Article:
Harvey's Damage in Texas Oil Country Creates Quandary for Congress

"With the Republican home of the U.S. oil industry now in distress, will Congress and the president rethink their budget-slashing strategy?"

"Even as the floodwaters continue to rise in East Texas, it's clear that Hurricane Harvey will force a new reckoning over major energy and climate policy questions.

The immediate priorities—rescue operations, disaster assistance, flood insurance, and the like—will be followed by broader questions involving the vulnerability of infrastructure, the energy industry and communities to extreme weather, and the need to balance mitigation of the pollution that causes climate change with adaptation to global warming's inescapable impacts.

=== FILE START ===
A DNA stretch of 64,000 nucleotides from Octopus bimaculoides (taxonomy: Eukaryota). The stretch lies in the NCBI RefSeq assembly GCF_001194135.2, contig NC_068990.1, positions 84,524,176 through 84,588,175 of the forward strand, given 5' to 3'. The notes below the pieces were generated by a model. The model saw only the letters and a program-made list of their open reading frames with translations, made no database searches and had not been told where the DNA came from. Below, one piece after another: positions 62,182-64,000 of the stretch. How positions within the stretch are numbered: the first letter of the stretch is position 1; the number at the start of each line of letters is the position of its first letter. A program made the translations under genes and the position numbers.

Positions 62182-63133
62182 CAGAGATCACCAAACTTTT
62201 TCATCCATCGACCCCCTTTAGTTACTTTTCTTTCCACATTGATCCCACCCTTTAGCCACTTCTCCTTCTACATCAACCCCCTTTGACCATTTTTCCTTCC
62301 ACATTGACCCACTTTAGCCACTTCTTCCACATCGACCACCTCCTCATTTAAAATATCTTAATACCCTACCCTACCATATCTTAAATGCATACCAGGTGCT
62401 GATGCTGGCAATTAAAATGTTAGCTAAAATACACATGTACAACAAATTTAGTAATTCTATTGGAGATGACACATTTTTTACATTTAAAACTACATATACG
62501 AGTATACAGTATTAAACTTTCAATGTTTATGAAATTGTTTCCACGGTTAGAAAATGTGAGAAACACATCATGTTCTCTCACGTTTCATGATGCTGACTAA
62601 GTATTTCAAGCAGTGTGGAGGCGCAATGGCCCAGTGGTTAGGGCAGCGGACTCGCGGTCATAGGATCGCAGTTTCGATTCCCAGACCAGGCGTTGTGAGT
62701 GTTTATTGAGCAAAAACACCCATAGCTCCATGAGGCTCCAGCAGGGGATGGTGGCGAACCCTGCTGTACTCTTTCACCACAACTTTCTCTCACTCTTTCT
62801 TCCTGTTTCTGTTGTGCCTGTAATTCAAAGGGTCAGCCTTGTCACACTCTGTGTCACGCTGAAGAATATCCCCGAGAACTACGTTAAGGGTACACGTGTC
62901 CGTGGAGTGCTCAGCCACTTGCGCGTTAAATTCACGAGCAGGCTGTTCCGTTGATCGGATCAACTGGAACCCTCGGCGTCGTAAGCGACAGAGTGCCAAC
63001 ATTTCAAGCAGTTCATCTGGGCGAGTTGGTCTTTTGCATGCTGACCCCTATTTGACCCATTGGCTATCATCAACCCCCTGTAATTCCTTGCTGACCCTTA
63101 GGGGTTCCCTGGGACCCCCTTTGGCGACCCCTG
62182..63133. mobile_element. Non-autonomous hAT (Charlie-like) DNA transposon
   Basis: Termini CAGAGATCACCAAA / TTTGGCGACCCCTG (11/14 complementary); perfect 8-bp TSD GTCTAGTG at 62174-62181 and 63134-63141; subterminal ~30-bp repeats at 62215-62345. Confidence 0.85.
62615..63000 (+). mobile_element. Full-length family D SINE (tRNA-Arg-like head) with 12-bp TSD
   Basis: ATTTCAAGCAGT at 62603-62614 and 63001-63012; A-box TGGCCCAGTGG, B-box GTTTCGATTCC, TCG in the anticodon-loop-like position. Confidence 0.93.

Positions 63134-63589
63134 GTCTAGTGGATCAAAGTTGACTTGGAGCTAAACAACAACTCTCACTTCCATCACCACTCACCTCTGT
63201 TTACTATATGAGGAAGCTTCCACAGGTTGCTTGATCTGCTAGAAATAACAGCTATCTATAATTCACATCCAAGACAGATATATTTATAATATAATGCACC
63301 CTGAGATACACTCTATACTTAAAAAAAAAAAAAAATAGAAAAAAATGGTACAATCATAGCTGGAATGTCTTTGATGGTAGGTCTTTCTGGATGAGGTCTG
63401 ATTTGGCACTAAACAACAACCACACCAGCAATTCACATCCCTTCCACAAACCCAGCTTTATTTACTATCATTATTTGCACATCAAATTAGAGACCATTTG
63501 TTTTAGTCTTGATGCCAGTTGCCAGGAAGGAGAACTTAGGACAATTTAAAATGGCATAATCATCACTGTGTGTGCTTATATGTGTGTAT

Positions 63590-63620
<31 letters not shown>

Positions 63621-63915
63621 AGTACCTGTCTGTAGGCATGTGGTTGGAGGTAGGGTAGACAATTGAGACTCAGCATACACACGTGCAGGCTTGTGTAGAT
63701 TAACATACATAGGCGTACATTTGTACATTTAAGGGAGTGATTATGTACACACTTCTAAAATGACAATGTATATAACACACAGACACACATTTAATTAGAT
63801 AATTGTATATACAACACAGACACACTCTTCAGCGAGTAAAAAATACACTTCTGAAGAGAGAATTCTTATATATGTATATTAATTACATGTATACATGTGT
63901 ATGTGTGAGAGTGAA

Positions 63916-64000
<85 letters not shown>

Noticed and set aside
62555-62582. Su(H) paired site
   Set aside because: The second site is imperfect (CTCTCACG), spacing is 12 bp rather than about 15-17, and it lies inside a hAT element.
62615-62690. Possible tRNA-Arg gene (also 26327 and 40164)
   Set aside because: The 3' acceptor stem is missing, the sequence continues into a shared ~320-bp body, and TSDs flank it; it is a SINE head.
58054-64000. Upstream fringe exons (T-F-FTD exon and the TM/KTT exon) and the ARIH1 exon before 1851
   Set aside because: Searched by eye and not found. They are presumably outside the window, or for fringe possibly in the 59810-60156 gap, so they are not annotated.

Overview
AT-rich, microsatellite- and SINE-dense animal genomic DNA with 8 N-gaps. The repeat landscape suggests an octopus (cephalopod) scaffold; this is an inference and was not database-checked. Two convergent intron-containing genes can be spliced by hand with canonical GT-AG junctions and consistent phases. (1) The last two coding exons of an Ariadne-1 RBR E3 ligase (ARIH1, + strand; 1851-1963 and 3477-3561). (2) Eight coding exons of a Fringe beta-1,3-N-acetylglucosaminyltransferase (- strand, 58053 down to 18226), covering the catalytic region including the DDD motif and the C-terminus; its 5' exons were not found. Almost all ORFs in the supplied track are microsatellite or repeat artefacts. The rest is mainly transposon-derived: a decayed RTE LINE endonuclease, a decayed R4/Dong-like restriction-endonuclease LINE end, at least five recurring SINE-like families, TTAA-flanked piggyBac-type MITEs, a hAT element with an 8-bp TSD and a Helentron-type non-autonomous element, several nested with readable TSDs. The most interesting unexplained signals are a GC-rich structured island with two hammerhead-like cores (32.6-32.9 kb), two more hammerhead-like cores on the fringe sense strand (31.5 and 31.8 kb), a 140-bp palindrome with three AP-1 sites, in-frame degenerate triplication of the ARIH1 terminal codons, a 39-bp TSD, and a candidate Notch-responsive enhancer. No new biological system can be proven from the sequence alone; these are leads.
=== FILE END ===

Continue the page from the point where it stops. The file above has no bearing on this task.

In this region, some of these issues have been pushed to the side as the Gulf Coast served as handmaiden to the North American oil and gas boom. Now, the oil and gas industry's prime processing and export center is partially under water.

Also running through the debate is the question whether this storm, beyond even the experiences of Hurricane Katrina and Superstorm Sandy, will lead to broader acceptance of the scientific consensus surrounding climate change, a crisis that offers no convenient escape route."

Marianne Lavelle, John H. Cushman Jr., and Georgina Gustin report for InsideClimate News August 29, 2017.


"Harvey’s Toll on Energy Industry Shows a Texas Vulnerability" (New York Times)

Source: InsideClimate News, 08/30/2017